From May 27th to 30th, forty digital talents from around the globe were hand picked to attend a design workshop like no other called Project 40 at Hyper Island school in Karlskrona, Sweden. The brainchild of three former Hyper Island students, Lisa Lindstrom, Henrik Karlsson and Maria Nohlstrom, Project 40 was the culmination of their thesis project. Lisa, Henrikk and Maria took it upon themselves to make Project 40 a reality, coordinating the speakers, the workshops and everything else, along with the help of Hyper Island students and staff.
On day one, the 32 participants and 8 speakers had no idea what toexpect aside from the program guide sent prior to the conference. Thelevel of secrecy created around what the workshops would consist ofprovided a sense of urgency among everyone in attendance. Greg Henriques, the project40 coordinator, presented HIV and AIDs as thetopic of the workshop and presented Sanna Johnsson spoke of her work withdifferent organizations throughout the world. Several participantsand speakers initially protested the topic, feeling that the issue was toolarge and complex to really tackle in 4 days.
“We are all privileged designers, working privileged jobs, here atthis privileged school. What right do we have to develop a designsolution around HIV and AIDS with no research or real knowledge?” oneparticipant exclaimed. For some, the struggle to understand oneanother as creatives and to tackle a huge social issue between arigorous schedule of speakers and Swedish hospitality threatened toovershadow the “design” and “process” tenants that served as thetheme of Project 40.
The participants and speakers were divided into four Teams. Eachteam was assigned a meeting place and given a limited time tobrainstorm, explore, and present their ideas. Between team meetings,presenters lectured on interactivity, typography, motion and sound.Reed Kram from Kram Design presented his interactiveexperiments fromthe MIT Media Lab along with MIT student projects and his current interactive work for Prada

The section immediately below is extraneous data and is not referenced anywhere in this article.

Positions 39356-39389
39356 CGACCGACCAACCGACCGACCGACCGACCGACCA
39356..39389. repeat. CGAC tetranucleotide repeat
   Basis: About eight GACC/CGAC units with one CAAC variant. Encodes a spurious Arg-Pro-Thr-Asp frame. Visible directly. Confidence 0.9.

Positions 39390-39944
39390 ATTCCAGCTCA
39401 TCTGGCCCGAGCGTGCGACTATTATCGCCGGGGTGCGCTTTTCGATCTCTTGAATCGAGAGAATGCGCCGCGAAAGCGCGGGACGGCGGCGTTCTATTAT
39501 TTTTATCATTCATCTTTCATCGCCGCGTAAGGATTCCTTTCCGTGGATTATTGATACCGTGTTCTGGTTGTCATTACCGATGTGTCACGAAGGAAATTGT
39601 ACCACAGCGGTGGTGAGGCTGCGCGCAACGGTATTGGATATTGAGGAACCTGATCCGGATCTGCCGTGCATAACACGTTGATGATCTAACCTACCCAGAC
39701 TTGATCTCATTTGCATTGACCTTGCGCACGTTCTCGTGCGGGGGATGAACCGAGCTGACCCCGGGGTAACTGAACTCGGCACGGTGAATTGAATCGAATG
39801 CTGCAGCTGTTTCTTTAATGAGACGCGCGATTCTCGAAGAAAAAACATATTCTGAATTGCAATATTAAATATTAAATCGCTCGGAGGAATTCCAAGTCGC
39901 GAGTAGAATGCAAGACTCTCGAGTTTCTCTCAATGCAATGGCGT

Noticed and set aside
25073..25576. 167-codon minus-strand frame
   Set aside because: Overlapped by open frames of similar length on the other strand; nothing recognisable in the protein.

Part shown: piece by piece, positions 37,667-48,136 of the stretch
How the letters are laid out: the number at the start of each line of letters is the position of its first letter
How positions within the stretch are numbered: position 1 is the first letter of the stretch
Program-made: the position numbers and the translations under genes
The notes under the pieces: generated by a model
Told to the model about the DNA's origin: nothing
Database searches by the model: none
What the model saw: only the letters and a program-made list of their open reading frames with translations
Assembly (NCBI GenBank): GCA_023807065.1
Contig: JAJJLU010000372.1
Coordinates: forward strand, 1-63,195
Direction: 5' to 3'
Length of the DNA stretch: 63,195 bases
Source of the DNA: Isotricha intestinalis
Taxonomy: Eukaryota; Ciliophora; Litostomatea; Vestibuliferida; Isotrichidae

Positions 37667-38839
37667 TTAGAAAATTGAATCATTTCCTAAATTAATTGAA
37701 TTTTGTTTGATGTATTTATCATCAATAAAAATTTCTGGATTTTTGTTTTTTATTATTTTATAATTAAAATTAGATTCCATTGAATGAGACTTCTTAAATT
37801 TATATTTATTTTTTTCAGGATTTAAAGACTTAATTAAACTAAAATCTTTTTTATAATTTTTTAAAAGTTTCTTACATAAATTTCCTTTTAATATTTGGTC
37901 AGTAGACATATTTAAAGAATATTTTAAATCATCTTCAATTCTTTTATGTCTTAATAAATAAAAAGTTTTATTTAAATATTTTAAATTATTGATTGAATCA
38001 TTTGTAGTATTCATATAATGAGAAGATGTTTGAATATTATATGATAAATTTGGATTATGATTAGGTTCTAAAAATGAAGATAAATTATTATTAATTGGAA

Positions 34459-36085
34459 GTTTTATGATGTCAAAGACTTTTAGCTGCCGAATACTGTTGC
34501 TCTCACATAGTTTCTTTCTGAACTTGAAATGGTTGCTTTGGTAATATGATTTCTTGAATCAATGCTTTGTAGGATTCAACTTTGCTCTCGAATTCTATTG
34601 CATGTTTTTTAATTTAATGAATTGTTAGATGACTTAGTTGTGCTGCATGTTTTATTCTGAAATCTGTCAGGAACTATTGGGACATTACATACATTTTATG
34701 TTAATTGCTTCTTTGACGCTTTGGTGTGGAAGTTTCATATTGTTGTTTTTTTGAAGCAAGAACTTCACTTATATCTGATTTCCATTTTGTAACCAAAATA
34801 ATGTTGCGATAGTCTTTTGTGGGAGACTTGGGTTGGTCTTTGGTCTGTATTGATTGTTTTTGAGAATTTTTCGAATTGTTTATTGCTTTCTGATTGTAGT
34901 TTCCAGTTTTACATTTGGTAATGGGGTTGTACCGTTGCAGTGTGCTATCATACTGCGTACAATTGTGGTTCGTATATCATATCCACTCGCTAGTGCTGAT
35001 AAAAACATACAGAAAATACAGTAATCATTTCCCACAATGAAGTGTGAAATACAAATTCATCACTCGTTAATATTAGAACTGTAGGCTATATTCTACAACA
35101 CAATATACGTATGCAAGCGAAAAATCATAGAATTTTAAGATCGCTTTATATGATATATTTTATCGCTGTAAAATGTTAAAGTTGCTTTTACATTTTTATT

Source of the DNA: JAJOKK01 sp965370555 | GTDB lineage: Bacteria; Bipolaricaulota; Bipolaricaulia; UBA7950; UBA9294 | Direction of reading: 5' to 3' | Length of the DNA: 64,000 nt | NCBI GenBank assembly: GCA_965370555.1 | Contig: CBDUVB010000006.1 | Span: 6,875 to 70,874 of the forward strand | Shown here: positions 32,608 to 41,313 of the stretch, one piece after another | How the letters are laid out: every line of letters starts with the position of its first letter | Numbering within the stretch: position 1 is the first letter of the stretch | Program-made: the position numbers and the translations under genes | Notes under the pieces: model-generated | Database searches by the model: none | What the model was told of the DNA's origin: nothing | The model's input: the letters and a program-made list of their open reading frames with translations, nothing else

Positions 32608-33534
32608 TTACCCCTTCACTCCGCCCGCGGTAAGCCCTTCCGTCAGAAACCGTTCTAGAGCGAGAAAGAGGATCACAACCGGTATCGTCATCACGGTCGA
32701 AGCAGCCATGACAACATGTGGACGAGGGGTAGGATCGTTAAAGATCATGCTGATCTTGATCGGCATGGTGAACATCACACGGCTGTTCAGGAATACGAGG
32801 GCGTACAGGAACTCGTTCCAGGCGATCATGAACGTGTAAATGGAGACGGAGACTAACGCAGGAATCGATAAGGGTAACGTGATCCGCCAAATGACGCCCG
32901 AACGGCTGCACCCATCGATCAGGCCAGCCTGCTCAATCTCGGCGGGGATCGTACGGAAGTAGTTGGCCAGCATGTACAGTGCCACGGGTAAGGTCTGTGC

Mike Abbink from Method in San Francisco centered his presentationaround typography and how it can influence design and creativity.His explanations of fundamental type conventions such as hierarchy,space, dynamics and structure delivered new insights into howtraditional type principles within information design result insmarter and clearer solutions. For some, these type explorations werea review, but for others, it came as an unexpected inspiration to seehow traditional typographic principles apply to the online medium.
The end of day one consisted of team brainstorming sessions aroundthe project topic. There have been volumes written about HIV and AIDSin the last 15 years, and with no research time or resourcesprovided, the design teams had to learn what they “did know” asopposed to learning all of the unanswered questions. Many teamsstruggled with what exactly to do, how to address such a large issuein such a small timeframe. Many felt a concern to not just createanother western culture “bleeding heart” campaign, while others triedto address issues on the local level,specifically in Africa, whereHIV and AIDs are most widespread. Everyone agreed, however, that ifthey could come out of the project and effect just one person in someway, be it awareness or donations, that it would be worth the effort.
Team discussions were often cut short as a result of a rigorous schedule assigned by the Project 40 team. Much time and expense wasput toward food service and making sure that all of attendees had everything they needed. Over the course of the four days, many participants voiced a frustration at not having enough time to discuss and think through ideas. A visit by ship to a functioning Swedish military base, while interesting, underscored the difficulty of understanding where time and energy would be best spent with such an important topic to address.
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